“He had no plan, no real artistic intent. That’s not how this works. This kind of art—visionary art—is more like a ball of fire stuck in the body that finally bursts forth out of the mouth and eyes. He represented, as best he could and with the materials at hand, the spirits who had tormented him, drawn him in, tricked him. During the last eight years of his life, after he had spent nearly a quarter century in Texas jails and prisons, and before he died of cirrhosis of the liver in 1969 at age 70, Jones exorcised his demons by drawing them, by taking them out of his confused mind and jailing them on paper. They had menaced him throughout his miserable existence. They had made him do such shameful things. For the first time in his life—as a poor black man in the South, as most likely a paranoid schizophrenic, as a man who may not have been guilty of some or all of the crimes for which he was convicted (we’ll never know)—he held some small power over his circumstances. His aunt had told him he would be powerful. But he had felt so weak throughout his life, so at the mercy of his demons and the laws and codes of a white man’s world. His cell was within walking distance, if you could make the steel and concrete vanish, of the infamous Texas execution chamber, and every time the state took a man’s life another haint was born. Inmates suffered, then died, then they came back to make others suffer. A circle of suffering. Only Frank could see it. His curse. He kept drawing.”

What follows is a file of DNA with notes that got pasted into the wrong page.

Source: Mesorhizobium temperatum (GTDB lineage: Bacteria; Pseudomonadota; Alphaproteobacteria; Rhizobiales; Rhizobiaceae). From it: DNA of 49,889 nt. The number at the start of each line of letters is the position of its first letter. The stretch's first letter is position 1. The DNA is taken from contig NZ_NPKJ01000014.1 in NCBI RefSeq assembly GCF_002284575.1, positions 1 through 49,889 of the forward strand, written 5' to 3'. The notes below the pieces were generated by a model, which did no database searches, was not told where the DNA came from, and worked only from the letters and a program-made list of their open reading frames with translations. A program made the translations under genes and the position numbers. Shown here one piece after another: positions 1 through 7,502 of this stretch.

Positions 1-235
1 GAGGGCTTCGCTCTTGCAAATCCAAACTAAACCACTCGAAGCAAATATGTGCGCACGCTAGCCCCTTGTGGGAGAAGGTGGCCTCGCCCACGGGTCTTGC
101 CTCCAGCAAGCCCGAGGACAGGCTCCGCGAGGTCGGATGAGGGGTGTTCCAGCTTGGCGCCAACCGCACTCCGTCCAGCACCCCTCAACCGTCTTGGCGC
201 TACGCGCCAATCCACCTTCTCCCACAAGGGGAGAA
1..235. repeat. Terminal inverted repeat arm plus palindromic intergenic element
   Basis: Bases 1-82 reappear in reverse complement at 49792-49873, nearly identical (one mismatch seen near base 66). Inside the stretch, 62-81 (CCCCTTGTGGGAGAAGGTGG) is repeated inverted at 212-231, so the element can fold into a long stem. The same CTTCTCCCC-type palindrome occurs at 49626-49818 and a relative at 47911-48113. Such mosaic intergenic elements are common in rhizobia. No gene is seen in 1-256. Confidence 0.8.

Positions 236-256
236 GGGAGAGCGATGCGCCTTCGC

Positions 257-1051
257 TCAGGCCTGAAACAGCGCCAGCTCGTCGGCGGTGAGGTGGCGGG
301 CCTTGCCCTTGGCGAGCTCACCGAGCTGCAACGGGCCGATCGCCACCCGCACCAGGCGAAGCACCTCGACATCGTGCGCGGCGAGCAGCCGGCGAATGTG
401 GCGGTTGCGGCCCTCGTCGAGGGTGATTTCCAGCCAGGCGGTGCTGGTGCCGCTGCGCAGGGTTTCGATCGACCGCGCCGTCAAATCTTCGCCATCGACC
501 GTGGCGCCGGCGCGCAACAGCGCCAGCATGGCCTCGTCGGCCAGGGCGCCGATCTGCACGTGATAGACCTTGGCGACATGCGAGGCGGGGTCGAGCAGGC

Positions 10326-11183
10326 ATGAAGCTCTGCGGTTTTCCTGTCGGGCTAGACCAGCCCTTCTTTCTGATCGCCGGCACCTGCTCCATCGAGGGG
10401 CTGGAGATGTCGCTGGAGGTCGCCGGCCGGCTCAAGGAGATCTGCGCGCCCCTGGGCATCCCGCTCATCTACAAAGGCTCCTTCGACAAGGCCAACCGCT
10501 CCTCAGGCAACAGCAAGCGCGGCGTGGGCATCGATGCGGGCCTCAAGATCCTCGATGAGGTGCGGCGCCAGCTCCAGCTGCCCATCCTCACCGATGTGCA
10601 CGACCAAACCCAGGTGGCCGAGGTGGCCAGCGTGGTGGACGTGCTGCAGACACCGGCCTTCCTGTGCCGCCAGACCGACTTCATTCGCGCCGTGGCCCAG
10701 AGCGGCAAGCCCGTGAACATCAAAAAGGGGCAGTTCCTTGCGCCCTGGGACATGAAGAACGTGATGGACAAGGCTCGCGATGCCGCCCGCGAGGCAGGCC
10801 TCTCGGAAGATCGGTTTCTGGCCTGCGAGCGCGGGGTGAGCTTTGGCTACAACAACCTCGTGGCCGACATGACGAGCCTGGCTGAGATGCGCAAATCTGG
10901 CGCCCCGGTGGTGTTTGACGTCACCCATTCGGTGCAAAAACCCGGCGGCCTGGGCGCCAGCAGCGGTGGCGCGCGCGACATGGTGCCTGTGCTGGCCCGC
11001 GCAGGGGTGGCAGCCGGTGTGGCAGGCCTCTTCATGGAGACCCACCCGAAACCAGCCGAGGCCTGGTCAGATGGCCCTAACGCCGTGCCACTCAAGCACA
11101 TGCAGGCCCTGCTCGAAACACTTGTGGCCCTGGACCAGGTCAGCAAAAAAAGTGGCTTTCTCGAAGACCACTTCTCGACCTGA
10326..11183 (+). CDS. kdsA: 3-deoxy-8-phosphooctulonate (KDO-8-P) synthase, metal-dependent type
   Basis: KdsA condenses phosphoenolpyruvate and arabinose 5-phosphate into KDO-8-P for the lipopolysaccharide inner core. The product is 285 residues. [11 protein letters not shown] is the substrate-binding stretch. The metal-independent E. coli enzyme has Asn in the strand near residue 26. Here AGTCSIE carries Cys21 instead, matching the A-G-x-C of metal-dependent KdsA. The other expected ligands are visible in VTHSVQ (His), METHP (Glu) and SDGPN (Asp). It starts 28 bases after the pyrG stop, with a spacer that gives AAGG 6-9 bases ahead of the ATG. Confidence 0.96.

Greg Bottoms, Spiritual American Trash, from the chapter on outsider artist Frank Jones, pp. 172-73.

“Like almost every outsider artist you could name, he obsessively reconfigured a finite series of images and motifs from his immediate outer and inner worlds. And like almost every outsider artist you could name, he did not “evolve” much technically or aesthetically. He found a way to express what he needed, psychologically, to express. Then he did it over and over and over again. Outsider artists don’t often get “better,” in the way we might define that in academia or curatorial culture; they get more.”

Greg BottomsSpiritual American Trash, from the chapter on outsider artist James Harold Jennings, p. 210.